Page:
hollywood novels

An important thing to know about writing. You have to plant an image of your characters’ looks in your reader’s mind without being obvious about doing so. This is especially hard for the character whose perspective you’re narrating from, even in the limited third-person. The ‘protagonist looks at themselves in a mirror and describes how they look’ scene is a huge cliche, especially when they’re downplaying their looks. So you have to seamlessly find a way to convey this information without seeming to convey it.

However, when you’re describing how you want your book cover to look, you can fuck all that and just send gifs of what their hair looks like.

It’s pretty great. Of course, in the book, poor Mindy has none of the hair and make-up budget that Jane Levy would have in even an indie movie about gay cowboys eating pudding, but I figure Hollywood and romance novel covers operate on the same logic when it comes to looks.


Novakovich is in the good company of Québécois writer Éric Plamondon. Author of the 1984 Trilogy, which includes the novels Hungary-Hollywood Express, Mayonnaise, and Apple S, this contemporary Québécois classic offers a wildly experimental look back at the twentieth century through the lens of Tarzan actor Johnny Weissmuller, counter-culture author Richard Brautigan, and Apple mastermind Steve Jobs respectively. The translations are being undertaken by Esplanade editor Dimitri Nasrallah and will be published between 2016 and 2018.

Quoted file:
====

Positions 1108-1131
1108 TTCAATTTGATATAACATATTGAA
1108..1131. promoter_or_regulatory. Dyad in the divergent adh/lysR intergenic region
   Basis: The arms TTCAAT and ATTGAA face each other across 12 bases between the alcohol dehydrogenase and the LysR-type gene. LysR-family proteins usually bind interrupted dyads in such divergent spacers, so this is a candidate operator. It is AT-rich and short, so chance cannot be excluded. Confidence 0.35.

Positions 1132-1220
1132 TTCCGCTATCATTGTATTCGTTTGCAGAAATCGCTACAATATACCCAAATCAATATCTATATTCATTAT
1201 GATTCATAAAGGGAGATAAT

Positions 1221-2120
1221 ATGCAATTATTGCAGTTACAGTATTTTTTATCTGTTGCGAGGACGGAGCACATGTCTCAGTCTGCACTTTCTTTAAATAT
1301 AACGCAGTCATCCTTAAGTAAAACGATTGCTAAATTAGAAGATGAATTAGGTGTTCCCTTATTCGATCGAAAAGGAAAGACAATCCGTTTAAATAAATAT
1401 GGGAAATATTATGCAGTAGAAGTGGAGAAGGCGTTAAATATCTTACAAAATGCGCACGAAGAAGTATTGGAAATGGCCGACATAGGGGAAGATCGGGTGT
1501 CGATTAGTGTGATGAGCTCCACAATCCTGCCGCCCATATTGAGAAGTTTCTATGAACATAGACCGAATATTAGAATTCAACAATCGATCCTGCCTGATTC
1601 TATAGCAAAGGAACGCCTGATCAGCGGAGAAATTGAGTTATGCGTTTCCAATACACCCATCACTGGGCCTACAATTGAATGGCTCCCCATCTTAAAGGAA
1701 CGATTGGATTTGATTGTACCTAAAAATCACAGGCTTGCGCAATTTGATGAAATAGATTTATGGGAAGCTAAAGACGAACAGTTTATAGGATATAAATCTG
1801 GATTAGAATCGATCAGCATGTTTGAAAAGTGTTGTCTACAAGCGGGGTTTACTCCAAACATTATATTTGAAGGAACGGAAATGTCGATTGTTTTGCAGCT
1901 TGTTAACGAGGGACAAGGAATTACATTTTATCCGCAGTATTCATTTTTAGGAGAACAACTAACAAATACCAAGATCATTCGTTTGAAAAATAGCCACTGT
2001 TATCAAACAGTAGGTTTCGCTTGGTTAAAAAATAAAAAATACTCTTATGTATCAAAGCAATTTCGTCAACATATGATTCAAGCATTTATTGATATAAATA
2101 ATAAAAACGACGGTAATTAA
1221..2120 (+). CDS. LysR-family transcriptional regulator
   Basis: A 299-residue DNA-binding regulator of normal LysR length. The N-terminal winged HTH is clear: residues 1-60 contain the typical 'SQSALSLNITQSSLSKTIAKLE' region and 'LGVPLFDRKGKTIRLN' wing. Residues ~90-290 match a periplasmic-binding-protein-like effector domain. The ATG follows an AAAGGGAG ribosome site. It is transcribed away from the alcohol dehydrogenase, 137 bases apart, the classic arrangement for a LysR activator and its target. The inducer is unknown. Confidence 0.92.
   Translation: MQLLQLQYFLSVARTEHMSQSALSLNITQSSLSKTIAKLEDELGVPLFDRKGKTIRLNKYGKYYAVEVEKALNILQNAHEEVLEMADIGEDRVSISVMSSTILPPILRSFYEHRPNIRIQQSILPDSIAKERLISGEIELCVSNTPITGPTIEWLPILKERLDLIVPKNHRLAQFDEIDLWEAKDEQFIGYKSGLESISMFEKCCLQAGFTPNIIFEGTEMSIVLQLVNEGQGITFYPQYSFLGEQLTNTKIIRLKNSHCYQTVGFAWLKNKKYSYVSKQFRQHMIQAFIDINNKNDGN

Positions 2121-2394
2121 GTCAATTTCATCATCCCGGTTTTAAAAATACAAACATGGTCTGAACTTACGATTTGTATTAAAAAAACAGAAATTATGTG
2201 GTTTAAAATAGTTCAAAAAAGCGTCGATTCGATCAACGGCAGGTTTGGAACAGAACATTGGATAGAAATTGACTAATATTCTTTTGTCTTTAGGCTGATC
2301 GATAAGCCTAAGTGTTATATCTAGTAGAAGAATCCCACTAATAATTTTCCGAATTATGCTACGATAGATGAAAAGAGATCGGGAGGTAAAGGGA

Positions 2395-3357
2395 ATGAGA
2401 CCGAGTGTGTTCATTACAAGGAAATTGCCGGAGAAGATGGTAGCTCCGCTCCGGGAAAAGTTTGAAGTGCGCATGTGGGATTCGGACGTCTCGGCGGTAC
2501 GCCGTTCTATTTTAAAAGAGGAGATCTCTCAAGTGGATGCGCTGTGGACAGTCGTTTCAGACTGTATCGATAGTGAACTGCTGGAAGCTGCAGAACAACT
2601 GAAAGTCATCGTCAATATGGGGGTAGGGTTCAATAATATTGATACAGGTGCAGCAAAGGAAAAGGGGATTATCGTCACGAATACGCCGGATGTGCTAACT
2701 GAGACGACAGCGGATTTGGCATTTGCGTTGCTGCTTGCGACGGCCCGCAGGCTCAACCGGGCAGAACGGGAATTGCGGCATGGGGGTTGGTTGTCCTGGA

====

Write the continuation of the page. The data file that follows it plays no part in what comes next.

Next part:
I’m from Los Angeles, so Hollywood is more a backdrop for me. I don’t really consider my books to be “Hollywood” novels. I am not interested in excoriating or exploring the industry, the mores and manners of people in show business. And I don’t really write them as memoirs either. I write about extremists, people who are indulging in behavior —sometimes bad behavior, sometimes good behavior. So none of them are really anecdotal. That’s not how I work as an artist. Maps to the Stars is not a guide to the urgent state of affairs of Hollywood whatsoever. It’s an exploration of a damaged family, and the extremes of how people become corrupted by fame and by family ties. It’s more that than notes of observer.

It’s really almost like a melodrama. It’s a kind a fever dream, a ghost play. One of the interesting things for me is that in the original script for Sunset Boulevard, it begins in a morgue, with the cadavers explaining how they got there. I think that’s what Maps to the Stars is. And there are these themes of mutilation of both literal and spiritual, in the case of the Weiss family. They are embodied by fruits of incest. And there’s madness present as well. The madness being that Wasikowska’s character is actually the most sane person in the film, and wants to end it.

We talk with writer Bruce Wagner about charting Maps to the Stars for David Cronenberg.

Episode 347 — Stewart O'Nan

Stewart O’Nan is the guest. His new novel, West of Sunset, is available now from Viking. It is the official Februrary pick of The Nervous Breakdown Book Club.

Maureen Corrigan, writing for The Washington Post, says

“[The] grim yet undeniably fascinating last act of Fitzgerald’s life is the subject of Stewart O’Nan’s gorgeous new novel…West of Sunset is a pretty fine Hollywood novel, too, but it’s an even finer novel about a great writer’s determination to keep trying to do his best work.”

And George Saunders says